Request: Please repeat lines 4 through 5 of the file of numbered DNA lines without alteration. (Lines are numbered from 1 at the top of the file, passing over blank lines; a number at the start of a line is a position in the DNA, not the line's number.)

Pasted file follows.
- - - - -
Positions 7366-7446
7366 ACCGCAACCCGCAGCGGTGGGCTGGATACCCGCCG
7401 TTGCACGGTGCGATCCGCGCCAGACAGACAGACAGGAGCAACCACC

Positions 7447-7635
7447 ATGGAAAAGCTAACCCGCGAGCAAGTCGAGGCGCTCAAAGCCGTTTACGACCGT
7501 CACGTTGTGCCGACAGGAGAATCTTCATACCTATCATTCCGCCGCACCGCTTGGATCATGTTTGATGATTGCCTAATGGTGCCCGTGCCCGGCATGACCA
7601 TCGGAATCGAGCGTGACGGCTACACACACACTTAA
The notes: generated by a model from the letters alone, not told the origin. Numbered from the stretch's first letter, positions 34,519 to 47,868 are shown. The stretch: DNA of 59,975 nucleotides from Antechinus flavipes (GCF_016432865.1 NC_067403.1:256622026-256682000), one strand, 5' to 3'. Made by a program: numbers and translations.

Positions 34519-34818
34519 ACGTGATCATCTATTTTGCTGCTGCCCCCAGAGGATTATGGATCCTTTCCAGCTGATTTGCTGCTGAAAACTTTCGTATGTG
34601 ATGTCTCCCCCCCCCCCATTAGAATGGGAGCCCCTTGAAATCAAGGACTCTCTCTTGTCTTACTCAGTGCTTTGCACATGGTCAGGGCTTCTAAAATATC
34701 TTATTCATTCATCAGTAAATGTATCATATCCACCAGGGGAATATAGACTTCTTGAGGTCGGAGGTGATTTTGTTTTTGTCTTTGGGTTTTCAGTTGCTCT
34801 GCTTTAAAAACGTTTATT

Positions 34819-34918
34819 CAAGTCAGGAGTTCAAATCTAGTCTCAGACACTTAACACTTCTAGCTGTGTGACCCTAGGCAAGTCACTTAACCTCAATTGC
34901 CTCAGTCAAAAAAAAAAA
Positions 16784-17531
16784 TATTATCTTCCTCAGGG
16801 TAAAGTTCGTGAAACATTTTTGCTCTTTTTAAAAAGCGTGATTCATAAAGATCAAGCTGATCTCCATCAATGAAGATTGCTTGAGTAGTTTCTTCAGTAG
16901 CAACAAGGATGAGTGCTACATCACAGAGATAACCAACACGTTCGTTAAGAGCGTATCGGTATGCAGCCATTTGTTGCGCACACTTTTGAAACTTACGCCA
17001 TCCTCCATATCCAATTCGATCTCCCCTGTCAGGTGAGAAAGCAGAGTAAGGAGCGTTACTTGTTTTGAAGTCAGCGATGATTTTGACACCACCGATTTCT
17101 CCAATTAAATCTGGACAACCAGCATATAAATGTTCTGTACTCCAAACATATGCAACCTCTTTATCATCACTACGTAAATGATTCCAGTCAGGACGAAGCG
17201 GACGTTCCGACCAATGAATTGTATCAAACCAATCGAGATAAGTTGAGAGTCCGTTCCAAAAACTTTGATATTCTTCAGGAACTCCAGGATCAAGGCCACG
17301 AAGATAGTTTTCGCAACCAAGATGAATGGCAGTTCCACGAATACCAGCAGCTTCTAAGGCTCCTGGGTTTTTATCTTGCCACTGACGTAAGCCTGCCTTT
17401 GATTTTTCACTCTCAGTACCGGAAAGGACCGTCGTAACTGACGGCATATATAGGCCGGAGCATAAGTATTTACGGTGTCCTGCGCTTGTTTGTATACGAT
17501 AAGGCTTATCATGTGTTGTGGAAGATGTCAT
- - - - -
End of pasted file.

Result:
Positions 7447-7635
7447 ATGGAAAAGCTAACCCGCGAGCAAGTCGAGGCGCTCAAAGCCGTTTACGACCGT